This morning I participated in running an event for the Kagisano Women’s Shelter. I’ve been part of a team of volunteers working with this organization for over a year. Last year we helped secure a grant to open a second branch of the center. Now Botswana has two shelters for women and children survivors of gender based violence—the original in Gaborone and the new one in the country’s largest village: Molepolole.
In addition to opening the new center, the grant also allowed us to hold a number of community awareness events. Today’s event was a Kweneng District poster contest and debate. Ten schools participated in the event and two in the debate. We had guest speakers, snacks, brochures, media coverage, prizes, a trophy -- all arranged through our ambitious team of Batswana counselors and American volunteers.
Such a powerful day. Somehow it ended up that all the poster finalists were male students and all the debate participants were female. We interviewed the men standing by their graphic, disturbing, enlightening posters. They told us how the images reflected violence they’ve seen in their villages and theories they have on ways to reverse the trends of gender based violence in Botswana. They spoke in soft and articulate English. Humble and strong.
The women were equally powerful but far less reserved. The women debaters stood at the podium shouting at one another and quoting the Bible and shaking their fists. I’ve seen about a hundred passionate student dramas in this country but nothing quite as evocative or poignant as ten teenage women debating the moral and cultural implications of domestic violence reporting. The topic they’d spent two months preparing for read:
“Women who do not speak out about their partner’s abuse and infidelity are showing respect and integrity.”
If I had the time or space I’d go into the points these girls made. The way one side argued that perpetrators of violence deserve love and forgiveness. The way the other side retorted that the GBV is linked to the spread of HIV and teaches children to use violence for problem solving and conflict management. I do not have space. But I have videos. And memories. Ask.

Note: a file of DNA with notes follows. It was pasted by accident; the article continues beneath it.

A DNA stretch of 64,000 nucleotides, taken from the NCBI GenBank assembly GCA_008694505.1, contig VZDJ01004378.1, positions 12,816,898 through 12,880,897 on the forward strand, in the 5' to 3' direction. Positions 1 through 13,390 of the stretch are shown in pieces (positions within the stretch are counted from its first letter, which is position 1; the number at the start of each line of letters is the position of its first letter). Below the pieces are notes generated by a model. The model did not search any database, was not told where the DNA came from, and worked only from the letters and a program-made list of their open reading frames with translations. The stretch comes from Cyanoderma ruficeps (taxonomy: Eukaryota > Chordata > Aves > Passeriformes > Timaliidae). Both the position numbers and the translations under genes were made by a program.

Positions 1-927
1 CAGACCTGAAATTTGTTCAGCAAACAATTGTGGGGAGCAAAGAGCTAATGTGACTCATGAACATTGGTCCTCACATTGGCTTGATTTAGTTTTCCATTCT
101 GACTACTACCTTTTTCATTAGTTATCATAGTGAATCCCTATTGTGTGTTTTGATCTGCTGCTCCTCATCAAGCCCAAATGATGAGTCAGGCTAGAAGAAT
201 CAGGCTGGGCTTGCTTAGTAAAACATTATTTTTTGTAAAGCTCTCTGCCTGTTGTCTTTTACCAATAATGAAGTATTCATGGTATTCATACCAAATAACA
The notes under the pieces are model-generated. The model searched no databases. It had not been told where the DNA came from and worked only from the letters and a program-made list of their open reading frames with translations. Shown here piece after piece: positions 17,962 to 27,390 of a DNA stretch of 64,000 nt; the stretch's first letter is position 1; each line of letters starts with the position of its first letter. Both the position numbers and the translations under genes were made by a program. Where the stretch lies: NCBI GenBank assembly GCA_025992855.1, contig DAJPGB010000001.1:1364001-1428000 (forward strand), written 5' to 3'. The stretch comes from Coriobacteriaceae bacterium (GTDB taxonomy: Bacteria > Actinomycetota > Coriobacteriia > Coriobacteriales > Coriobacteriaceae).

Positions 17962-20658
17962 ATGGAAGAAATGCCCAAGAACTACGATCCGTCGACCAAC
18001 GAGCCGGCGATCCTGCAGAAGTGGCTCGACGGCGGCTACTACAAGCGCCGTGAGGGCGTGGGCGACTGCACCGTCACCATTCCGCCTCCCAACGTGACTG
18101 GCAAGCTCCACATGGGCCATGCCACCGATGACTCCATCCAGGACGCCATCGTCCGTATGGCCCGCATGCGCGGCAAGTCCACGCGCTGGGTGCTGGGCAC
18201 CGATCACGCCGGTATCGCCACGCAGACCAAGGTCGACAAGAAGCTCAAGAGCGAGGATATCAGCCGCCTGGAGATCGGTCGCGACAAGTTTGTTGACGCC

It’s difficult to do the event justice but, suffice to say that this was one of the most fulfilling projects I’ve participated in in two years of service. Not simply because the students and community were so engaged, but also for what happened after:
Sweeping. Stacking chairs. Moving tables. Removing the posters. Emptying the trash. People keep coming up to say good-bye and thank you and what an event and then Lesego comes and I hug her and she says:
“You know, we’ve secured funding to do this again next year. We want it to be an annual event. Can you send us all the templates you used for planning, invitations, judging, scoring and the agenda?”
This is one of those rare and spectacular moments in an international pubic health career where Things Actually Work. Not for me. Not for the participants. But for the FUTURE.
This is, dare I say it: Sustainable!
And oh irony of ironies: I literally had sat in an the Peace Corps Country Director’s office five days ago, blabbering through my close of service interview and I’d actually said: “Yes, well, I’ve learned quite a lot about capacity building and skills training but I still feel somewhat mystified by sustainability…”
And not that this day revealed any epiphanies about the how-to of sustainability but it DID give me renewed confidence in the idea that it is p o s s i b l e to make changes and advances that continue.
Lesego is a gem. Kagisano is an absolute god-send for this country. I’m sure it is everything about the people and the organization and nothing about me -- but to have p a r t i c i p a t e d. To have been there. To have had something to contribute. Templates. How simple. How trite. How phenomenally reassuring.
In ten days I close my service and return to the U.S. as an international public health professional. I have a Master’s degree, a two year Peace Corps service, an armful of doubt and a pinch of hope. There are so many systematic, bureaucratic, financial, logistical, sustainable problems I see in development work. And then there is a silver lining: when a project works. when people learn. when someone says – “we want to do this again… this time without you.”
How nice to have been needed. And to be unnecessary.